Stopping the Junk Mail Deluge Can Be Done
Posted January 14, 2008
Junk mail, paper catalogs and unsolicited credit-card offers clog our mailboxes. Consumer Reports shows some ways to stop the mailbox deluge and get to the mail you need to read.
Homeowner Rachel Skinner said she cringes every time she takes a pile of catalogs out to be recycled. More than 53 million trees are used to produce paper catalogs each year.
"I can get close to 20 catalogs a day. I get furniture catalogs, lots of children's clothing catalogs. I get bed and bath catalogs," Skinner said. "I'll get four different catalogs from one company."
Consumer Reports, however, says it is possible to opt out and choose not to receive catalogs in the mail – and even to end those seemingly endless credit-card solicitations.
"The Direct Marketing Association, which includes companies that send you catalogs, must take you off of their mailing list if you sign up for their Mail Preference Service,'" Urvashi Rangan, with Consumer Reports, said. "This includes subscription offers sent by companies like Consumer Reports."
All it takes is $1 and a quick trip to DMAConsumers.org. Click on the button labeled "Remove My Name From Those Lists." It will direct you to a one-page form you need to fill out to cut off the flow.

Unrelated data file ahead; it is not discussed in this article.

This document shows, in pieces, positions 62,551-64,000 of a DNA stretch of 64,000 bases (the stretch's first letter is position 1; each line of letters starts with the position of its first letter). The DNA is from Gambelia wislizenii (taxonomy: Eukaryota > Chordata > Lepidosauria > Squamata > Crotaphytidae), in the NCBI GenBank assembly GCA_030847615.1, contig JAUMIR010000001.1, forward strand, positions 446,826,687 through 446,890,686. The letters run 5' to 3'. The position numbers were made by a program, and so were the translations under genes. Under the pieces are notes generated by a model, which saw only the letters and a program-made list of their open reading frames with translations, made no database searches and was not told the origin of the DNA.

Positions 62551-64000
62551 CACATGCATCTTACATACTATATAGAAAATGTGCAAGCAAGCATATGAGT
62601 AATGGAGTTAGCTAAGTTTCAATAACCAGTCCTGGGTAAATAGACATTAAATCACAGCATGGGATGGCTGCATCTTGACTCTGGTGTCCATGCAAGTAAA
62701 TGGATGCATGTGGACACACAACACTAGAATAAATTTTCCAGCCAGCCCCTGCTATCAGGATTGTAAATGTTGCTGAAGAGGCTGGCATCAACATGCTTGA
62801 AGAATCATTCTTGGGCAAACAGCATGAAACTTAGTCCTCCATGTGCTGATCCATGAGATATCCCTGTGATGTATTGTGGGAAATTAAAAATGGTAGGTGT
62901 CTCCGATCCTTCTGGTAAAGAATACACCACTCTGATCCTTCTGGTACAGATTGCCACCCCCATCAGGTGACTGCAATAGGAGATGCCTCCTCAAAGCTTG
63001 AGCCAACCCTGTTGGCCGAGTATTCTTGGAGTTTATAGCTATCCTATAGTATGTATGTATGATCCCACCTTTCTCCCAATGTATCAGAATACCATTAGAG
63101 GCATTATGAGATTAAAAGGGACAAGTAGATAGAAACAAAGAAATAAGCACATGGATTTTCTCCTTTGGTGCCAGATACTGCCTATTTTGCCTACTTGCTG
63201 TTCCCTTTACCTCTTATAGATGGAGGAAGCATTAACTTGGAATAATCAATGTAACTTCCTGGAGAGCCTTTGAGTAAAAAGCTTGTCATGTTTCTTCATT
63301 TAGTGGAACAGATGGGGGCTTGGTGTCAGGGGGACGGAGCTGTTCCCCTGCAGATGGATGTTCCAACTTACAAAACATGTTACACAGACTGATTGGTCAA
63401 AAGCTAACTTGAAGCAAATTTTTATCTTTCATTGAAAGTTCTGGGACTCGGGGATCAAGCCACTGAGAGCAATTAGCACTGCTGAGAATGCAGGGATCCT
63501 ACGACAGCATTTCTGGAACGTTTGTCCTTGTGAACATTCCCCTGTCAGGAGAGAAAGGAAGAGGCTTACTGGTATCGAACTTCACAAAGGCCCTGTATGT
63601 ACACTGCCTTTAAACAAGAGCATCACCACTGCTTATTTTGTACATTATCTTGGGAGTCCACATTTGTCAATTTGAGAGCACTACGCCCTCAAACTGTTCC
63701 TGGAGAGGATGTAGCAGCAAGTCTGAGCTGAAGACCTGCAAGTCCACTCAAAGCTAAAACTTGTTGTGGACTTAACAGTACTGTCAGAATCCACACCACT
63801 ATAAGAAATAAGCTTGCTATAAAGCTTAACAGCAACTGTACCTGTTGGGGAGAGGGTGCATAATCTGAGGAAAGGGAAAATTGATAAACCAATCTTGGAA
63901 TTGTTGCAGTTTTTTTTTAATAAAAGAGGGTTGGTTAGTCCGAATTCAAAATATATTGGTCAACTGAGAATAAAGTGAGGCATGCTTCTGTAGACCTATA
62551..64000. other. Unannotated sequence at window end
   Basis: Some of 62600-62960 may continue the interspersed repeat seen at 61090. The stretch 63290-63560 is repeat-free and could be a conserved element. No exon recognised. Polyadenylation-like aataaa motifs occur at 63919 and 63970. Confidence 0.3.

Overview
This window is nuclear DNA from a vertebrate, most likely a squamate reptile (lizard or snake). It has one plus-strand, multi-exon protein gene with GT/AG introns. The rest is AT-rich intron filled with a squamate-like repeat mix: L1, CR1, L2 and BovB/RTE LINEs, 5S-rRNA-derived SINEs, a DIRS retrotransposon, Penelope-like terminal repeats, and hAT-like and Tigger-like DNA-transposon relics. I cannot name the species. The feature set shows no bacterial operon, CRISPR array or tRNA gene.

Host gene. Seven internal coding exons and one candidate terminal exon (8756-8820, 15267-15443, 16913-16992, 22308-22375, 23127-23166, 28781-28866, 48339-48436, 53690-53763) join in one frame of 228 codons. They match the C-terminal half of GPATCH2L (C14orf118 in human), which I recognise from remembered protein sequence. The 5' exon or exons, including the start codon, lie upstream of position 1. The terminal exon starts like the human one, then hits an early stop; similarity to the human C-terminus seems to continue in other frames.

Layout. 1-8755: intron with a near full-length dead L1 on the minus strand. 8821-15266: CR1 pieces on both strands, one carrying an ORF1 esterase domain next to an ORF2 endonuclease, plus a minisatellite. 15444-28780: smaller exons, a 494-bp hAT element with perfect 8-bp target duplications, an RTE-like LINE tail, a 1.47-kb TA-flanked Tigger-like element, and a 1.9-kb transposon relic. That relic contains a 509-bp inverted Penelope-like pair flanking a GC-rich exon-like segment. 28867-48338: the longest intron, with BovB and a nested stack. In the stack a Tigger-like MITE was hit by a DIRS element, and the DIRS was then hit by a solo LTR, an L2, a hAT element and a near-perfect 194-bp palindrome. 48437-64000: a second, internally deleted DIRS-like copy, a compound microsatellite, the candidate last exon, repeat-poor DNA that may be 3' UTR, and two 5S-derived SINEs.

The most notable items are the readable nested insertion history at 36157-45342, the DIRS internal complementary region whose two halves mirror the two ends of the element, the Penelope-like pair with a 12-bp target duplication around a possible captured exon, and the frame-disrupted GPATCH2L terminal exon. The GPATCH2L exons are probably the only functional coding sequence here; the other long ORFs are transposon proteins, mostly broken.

One call can stop all those pre-approved credit card offers. Dial 1-888-567-8688.
"A few years ago, consumers started realizing that they could get telemarketers to stop invading their dinner hour by signing up for 'Do Not Call' lists," Rangan said. "Now, they're taking it to the next level and saying, 'Stop invading my mailbox, too.'"
The automated phone system asks callers questions about their names, addresses and Social Security numbers and can take about 7 minutes to get through. It can often take at least a month for the "opt-out" to take effect.
Those still waiting to get off the mailing lists could take a cue from Skinner, who found a creative use for many of her catalogs.
"I use some of the catalogs, so the kids can cut out and make collages," Skinner said.